The lady with the booming voice belted into the microphone under the scorching noonday sun? ". . . It ain't nobody's business what I do!"

That was the theme song of singer Carolyn Gaines at yesterday's Fourth Annual Gay Pride Day block party, and she offered it as the theme for the day. And if the rousing applause was any indication, the gays who came down to celebrate were taking the attitude that being gay was really nobody's business but their own.

About 5,000 people packed the area, which was blocked off from the intersection of 20th and S streets NW and extended at least two blocks in either direction. Some lived in the area "and just came down to party," some were just passing through, but most were gay, and they were there to celebrate.

Yesterday's Gay Pride festival - a noon-until-dusk block party with food, live bands and dancing in the streets - was the beginning of a week of gay pride activities in the Washington area. It was part celebration, part a show of gay solidarity, and very much a political event.

Festival coordinator Jeff Carillon said "the only political statement we make is by the number of people who show, by our solidarity and our numbers," but he added "It is a political event."

The festival in part, was also a rally to show support for City Council Bill 2-317, a measure that would prevent the District of Columbia's liberal gay rights laws from coming up to a referendum and possible recall. That was what happened in Dade County, Fla., last year, when that community's liberal gay rights law went before the voters and was repealed, largely through the efforts of singer Anita Bryant, an adamant opponent of homosexuals and gay rights.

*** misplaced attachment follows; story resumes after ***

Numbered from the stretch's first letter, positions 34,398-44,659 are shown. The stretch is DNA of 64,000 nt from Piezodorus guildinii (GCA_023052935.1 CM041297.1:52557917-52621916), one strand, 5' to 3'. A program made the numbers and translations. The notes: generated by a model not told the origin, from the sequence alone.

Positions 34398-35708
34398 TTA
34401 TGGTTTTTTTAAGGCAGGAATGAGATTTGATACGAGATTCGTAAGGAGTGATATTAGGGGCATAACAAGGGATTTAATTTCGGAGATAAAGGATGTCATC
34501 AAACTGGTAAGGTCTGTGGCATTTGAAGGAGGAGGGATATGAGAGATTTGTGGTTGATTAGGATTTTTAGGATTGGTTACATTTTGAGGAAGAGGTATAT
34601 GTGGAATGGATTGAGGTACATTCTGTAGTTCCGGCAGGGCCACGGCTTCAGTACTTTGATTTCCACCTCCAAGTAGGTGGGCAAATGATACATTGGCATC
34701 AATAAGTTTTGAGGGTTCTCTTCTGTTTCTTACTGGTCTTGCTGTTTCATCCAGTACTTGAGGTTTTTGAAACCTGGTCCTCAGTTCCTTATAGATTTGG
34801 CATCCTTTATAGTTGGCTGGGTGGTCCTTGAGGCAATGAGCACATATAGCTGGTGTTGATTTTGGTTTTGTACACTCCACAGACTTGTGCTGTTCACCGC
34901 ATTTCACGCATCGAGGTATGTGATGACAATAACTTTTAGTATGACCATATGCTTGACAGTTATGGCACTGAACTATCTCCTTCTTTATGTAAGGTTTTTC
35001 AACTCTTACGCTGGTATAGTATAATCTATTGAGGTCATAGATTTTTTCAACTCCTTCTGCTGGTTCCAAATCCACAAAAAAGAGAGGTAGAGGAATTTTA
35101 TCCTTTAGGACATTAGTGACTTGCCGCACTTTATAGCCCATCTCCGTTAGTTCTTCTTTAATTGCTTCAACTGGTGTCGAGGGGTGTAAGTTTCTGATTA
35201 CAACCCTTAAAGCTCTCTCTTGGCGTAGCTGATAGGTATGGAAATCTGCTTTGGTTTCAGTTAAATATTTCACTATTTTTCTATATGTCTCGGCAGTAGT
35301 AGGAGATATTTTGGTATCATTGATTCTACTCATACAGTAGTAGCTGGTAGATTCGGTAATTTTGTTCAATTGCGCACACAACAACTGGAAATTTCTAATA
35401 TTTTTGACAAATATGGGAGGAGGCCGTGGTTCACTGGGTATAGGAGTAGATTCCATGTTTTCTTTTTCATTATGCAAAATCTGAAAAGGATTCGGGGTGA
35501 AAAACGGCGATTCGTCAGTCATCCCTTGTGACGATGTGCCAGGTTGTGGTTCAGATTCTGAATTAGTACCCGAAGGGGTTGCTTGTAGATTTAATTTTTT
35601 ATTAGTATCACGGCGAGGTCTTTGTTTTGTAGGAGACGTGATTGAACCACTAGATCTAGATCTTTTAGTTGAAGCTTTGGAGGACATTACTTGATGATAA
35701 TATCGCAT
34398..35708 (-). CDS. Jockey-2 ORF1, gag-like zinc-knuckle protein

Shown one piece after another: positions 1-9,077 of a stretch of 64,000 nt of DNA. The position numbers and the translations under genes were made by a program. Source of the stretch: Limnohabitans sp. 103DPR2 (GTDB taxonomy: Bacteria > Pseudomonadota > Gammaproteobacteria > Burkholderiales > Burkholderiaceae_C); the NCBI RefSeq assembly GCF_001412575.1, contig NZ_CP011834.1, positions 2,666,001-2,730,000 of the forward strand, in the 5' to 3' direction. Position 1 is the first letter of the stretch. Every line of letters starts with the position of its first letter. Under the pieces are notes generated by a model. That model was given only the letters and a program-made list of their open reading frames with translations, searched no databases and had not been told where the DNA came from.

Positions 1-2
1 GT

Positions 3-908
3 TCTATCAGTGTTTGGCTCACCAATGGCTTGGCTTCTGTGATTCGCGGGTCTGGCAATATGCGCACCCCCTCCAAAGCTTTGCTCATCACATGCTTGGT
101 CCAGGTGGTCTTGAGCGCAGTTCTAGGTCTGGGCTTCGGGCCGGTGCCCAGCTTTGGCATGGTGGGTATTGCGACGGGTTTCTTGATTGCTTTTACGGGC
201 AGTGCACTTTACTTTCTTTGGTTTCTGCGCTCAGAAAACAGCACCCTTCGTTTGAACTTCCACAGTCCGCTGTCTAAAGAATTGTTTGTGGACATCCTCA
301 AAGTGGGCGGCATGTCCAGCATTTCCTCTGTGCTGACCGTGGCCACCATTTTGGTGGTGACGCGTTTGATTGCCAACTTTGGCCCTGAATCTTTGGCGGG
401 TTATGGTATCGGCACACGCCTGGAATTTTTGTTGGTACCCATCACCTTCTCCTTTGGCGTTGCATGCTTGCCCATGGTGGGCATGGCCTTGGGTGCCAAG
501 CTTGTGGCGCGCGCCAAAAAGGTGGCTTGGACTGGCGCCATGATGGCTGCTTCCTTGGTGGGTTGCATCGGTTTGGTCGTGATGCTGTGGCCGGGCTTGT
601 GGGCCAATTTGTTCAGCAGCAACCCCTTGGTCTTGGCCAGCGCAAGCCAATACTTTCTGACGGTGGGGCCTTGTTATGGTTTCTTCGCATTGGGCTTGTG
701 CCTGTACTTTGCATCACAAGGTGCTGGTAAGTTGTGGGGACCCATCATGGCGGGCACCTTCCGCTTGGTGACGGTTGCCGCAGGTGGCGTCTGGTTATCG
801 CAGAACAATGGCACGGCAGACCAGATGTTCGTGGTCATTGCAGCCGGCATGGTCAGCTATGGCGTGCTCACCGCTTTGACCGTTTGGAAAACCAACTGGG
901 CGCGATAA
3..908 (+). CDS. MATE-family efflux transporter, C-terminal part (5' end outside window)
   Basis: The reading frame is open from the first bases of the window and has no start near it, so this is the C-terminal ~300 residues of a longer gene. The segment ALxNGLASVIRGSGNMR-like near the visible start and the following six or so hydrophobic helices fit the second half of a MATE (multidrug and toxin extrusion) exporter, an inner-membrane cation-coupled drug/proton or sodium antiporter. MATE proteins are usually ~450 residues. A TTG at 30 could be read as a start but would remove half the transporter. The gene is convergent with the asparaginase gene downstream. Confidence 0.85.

The Dade County recall - and Anita Bryant - were very much on the minds of the gays and gay supporters at yesterday's rally, as the singer and former Miss America contestant became the butt of all the jokes. T-shirts bore the message "A day in the closet is like a day without sunshine," in reference to Bryant's television orange juice commercials.

"Oh, Anita, thank you for the beautiful sunshine," Carillon said to open the festivities. Then poet Chasen Gavin dedicated a rhyme to all the people who voted for repeal in the Dade County referendum and similar bills in St. Paul, Minn., and Wichita, Kan. The name of the poem: "Straight To Hell."

Mayoral candidates Marion Barry and Sterling Tucker both showed up to shake hands and garner support. For Barry, a past supporter of gay rights and author of bill 2-317, it was a meeting of old friends. Barry campaign aides said they collected close to 500 new signatures for the candidate's nominating petitions.

Barry wasted no time in reminding the crowd of his past record on gay rights, saying, "I'm not here solely because I'm running for office. I was here last year and the year before."

For all the politicking, most people were just there to party. A few passed a joint of marijuana and some others guzzled from bottles concealed in brown paper bags.

"I just threw on a few old rags," said Lucille, a six-foot dag queen with a beehive hairdo. She, along with Queen Diane Warren, were part of the Show Stoppers, a group of female impersonators peddling tickets for their next show.

Also on hand was "Jean" - who declined to give her last name - who at 81 year old called herself "The mother queen of Washington" and a veteran of gay events.

Besides the festival, yesterday, other events scheduled for the week include showings of the cult film "Gay USA," a Tuesday night poetry reading, and a Fantasy Ball next Sunday night.

Towards the end of the festival, Carillon told the audience "There is a big discussion on the politics of today. I look around and see all these people and I'm amazed. You're the politics.